The difficulties for Government in finding a balance between housing supply and affordability

Fri, May 16, 2014, 01:00

The Government, by launching its 75-point plan to boost the construction sector in the middle of an election campaign, has inevitably raised questions about the credibility of some aspects of its plan. One is its proposal to assist first time buyers of new houses, by offering to subsidise their mortgages for a brief period. Minister for Finance, Michael Noonan has rejected criticism that State support for the mortgage market could help to create another housing bubble.

At present banks are offering mortgages on a loan to value ratio of 80 per cent. This requires purchasers to have 20 per cent on deposit in order to secure a loan. As Mr Noonan has said, for many first-time buyers this has meant house purchase is no longer affordable. The housing market remains dominated by cash-buyers who are less reliant on mortgage finance. And, because of limited demand, too few new houses are being built. Eight years ago, at the peak of the economic boom, close on 100,000 houses were built annually. But last year fewer than 10,000 units were completed, and since 2006 national house prices have halved.

As yet, the Government has merely floated the idea of assisting first-time buyers in this way. Nothing has been decided, or will be, before next October’s budget. Hopes raised now - before next week’s elections – for some potential purchasers, risk being dashed later, after the Coalition has examined a questionable proposal more closely. Taoiseach Enda Kenny has emphasised that the planned State-funded insurance scheme awaits the result of an economic impact analysis in July. The Government intends to guarantee a portion of mortgages for first time buyers, which could enable them to secure loans of up to 95 per cent of the value of the property.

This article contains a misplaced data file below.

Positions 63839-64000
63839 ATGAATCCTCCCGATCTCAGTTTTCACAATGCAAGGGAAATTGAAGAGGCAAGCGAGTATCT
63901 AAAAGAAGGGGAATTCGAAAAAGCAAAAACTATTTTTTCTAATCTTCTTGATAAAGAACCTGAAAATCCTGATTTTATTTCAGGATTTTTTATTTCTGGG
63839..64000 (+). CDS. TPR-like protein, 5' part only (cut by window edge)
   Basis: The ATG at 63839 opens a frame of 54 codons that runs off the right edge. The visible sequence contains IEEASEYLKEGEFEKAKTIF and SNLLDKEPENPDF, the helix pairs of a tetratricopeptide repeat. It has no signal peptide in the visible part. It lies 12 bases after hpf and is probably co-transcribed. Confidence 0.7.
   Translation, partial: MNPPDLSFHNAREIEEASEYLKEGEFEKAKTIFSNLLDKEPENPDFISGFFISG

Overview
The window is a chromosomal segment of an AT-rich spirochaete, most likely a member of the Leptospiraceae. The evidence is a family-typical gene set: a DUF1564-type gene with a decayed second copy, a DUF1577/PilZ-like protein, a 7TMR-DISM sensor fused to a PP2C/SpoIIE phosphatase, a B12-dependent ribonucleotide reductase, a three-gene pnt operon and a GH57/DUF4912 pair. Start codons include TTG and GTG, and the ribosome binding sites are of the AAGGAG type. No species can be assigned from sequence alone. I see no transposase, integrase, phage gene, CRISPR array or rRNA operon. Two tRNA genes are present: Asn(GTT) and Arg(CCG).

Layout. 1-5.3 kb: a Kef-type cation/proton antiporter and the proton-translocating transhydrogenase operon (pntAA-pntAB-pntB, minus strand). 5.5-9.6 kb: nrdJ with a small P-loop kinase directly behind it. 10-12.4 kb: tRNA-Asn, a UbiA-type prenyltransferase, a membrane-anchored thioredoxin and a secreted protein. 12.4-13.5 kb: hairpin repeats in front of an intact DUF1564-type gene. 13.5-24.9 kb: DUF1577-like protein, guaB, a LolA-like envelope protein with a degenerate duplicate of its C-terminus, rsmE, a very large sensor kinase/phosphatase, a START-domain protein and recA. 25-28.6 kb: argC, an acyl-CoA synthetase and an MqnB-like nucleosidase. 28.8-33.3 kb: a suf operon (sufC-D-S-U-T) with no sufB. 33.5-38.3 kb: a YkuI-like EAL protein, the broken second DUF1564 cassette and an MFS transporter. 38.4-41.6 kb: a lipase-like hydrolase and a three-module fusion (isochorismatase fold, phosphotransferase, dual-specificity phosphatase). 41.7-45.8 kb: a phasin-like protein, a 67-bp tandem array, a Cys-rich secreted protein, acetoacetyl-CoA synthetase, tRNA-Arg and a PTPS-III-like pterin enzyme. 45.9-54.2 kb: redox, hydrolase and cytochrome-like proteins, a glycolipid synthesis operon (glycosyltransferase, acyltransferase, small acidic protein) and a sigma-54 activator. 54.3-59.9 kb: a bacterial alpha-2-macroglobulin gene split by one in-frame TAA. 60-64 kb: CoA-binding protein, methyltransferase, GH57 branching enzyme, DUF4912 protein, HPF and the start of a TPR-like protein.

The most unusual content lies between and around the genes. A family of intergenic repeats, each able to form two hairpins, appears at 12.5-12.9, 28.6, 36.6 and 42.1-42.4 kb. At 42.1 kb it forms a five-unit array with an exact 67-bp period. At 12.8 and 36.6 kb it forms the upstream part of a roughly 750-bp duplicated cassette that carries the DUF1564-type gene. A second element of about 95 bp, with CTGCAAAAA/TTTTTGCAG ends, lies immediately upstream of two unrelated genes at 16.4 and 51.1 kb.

However, this would also mean the State, and the taxpayer, being exposed to potential losses, at a time when one in five existing Irish mortgage loans remain in arrears. A worry must be that the Government’s emphasis on boosting demand may result in first time buyers outbidding one another in competing for a very limited supply of new houses, and pushing up prices. How to ensure a concern for more affordable housing is balanced with measures to increase housing supply, in order prevent a property bubble developing?

That remains a key challenge for Government. The shortcomings of the Government’s strategy have been identified as the paucity of measures to improve the supply of housing, notably in Dublin where pricing pressure is most obvious. Some of the Government measures, outlined in its 75-point plan to boost supply are welcome. But clearly more needs to be done on the supply side to ensure a balanced recovery in the housing market, and to minimise the risk of a property bubble developing.